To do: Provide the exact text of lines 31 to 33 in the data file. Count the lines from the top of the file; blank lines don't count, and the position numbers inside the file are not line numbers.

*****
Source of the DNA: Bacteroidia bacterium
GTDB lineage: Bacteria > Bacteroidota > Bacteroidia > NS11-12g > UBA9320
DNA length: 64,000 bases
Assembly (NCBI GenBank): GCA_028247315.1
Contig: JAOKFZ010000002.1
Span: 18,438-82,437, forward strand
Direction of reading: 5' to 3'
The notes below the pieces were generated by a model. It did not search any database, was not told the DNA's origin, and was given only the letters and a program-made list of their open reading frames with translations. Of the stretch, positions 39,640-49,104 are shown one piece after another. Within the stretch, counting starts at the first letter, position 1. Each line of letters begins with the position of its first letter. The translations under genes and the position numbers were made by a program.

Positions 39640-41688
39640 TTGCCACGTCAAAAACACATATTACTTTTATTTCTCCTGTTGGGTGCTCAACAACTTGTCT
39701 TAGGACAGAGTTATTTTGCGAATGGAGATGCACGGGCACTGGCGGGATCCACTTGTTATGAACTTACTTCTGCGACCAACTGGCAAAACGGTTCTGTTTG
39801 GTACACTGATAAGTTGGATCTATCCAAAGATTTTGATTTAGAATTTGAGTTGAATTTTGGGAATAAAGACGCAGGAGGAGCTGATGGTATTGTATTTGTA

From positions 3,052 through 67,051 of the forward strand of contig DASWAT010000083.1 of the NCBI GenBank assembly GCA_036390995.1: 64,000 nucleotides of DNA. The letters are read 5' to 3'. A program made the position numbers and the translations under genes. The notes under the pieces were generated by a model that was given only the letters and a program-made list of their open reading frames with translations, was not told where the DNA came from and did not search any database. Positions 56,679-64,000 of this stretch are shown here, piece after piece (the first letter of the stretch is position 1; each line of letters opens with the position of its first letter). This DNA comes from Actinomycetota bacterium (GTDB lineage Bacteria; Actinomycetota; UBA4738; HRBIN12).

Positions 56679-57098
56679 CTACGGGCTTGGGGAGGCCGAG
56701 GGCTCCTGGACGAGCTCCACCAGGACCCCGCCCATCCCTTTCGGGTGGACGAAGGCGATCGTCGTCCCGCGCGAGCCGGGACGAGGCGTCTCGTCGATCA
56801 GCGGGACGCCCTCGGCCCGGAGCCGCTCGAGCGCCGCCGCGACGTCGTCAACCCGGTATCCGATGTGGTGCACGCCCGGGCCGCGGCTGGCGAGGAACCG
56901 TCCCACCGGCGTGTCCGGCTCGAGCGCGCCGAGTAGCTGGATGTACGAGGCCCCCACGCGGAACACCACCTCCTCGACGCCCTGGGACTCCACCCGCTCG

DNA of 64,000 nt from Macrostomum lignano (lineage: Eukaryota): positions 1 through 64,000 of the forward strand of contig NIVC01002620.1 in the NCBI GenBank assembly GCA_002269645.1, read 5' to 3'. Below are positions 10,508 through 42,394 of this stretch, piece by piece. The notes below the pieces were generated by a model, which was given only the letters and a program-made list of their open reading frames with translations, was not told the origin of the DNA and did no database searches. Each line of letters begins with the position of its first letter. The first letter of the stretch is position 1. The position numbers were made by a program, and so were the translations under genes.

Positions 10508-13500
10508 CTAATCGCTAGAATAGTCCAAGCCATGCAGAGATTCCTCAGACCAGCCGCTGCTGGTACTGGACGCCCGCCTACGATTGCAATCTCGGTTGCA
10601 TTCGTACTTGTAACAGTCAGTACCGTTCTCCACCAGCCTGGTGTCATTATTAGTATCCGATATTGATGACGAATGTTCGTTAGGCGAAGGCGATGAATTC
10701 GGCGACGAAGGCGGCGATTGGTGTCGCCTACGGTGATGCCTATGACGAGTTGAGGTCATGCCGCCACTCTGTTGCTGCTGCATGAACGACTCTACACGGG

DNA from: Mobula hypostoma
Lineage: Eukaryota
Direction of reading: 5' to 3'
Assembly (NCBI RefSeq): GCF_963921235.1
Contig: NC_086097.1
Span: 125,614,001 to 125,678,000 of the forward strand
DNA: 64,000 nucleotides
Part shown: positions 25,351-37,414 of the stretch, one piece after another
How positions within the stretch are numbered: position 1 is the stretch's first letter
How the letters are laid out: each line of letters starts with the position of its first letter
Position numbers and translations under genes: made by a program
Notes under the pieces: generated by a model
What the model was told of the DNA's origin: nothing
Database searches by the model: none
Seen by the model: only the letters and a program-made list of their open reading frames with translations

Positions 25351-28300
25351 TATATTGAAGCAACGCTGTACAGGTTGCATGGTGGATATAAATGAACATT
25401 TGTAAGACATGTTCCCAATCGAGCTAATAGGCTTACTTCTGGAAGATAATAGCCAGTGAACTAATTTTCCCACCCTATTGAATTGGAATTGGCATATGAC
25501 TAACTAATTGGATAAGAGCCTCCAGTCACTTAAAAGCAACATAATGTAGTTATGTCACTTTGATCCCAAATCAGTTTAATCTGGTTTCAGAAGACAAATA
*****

Part shown: positions 25,351-37,414 of the stretch, one piece after another
How positions within the stretch are numbered: position 1 is the stretch's first letter
How the letters are laid out: each line of letters starts with the position of its first letter